I am reassured by the statement in Parliament by Senior Minister of State for Finance Indranee Rajah that lapses over public funds reported by the Auditor-General's Office across various government ministries and agencies last month do not reflect systemic weaknesses ("Govt responds to lapses found by AGO"; Wednesday).
While this assurance gives us comfort that our systems are transparent and accountable, it should not be forgotten that public funds are involved.
Therefore, there is a greater need to tighten controls so as to ensure that individual officers in agencies and departments are sufficiently rigorous in ensuring compliance with prescribed procedures.
Any loss of public funds arising from a laxity of financial procedures, errors of judgment and inadequate supervision of officers dealing with public monies should not be taken lightly, because if left unattended, they could, over time, become more serious and reflect systemic weaknesses.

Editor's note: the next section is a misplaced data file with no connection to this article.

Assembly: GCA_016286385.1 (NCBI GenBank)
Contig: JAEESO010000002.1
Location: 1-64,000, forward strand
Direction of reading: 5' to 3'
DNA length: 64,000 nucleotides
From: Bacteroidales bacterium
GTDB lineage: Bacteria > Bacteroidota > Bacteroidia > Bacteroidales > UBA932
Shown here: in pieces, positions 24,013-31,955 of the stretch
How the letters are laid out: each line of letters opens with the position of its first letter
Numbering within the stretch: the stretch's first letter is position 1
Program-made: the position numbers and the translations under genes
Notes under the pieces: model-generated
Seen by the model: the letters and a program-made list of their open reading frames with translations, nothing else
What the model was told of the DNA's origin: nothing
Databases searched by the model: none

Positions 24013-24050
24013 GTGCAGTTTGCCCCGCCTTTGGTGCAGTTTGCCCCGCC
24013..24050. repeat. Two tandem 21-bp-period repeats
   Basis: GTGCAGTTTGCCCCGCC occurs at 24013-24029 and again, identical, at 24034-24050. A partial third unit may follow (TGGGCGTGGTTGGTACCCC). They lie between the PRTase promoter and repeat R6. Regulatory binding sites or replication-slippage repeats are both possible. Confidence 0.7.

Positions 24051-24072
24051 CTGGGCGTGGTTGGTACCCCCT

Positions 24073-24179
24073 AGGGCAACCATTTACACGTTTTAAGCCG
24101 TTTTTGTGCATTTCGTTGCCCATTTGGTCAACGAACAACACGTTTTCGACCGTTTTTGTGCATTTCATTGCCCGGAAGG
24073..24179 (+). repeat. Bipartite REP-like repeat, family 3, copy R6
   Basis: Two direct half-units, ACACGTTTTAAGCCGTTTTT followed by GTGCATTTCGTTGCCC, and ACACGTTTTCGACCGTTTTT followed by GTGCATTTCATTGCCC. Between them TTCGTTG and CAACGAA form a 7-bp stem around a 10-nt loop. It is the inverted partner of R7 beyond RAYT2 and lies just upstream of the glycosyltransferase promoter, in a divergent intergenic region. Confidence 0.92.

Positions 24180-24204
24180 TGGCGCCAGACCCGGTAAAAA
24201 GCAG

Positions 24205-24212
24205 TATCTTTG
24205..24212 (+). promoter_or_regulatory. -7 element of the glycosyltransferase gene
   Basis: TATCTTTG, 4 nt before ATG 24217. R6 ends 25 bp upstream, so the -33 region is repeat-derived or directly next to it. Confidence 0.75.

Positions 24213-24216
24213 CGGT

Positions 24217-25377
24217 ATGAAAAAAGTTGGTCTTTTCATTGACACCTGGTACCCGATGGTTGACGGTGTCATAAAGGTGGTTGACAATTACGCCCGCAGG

Any system is only as good as the officers manning it, so we should not rest on our laurels or accept that it is normal for lapses to occur when it comes to dealing with public monies.
While zero tolerance may not be practical in view of the fact that financial transactions run into enormous figures, it is vital that lapses be kept to the barest minimum.
Here, it is important that officers exercise due diligence in performing their duties with adequate controls to ensure that rules and regulations are followed.
More thought should also be given to introducing electronic systems that could save money, enhance transparency and minimise human intervention in the management and use of public funds.
The need for integrity in our systems cannot be underestimated if we want to maintain a clean, honest and efficient government.
V. Subramaniam (Dr)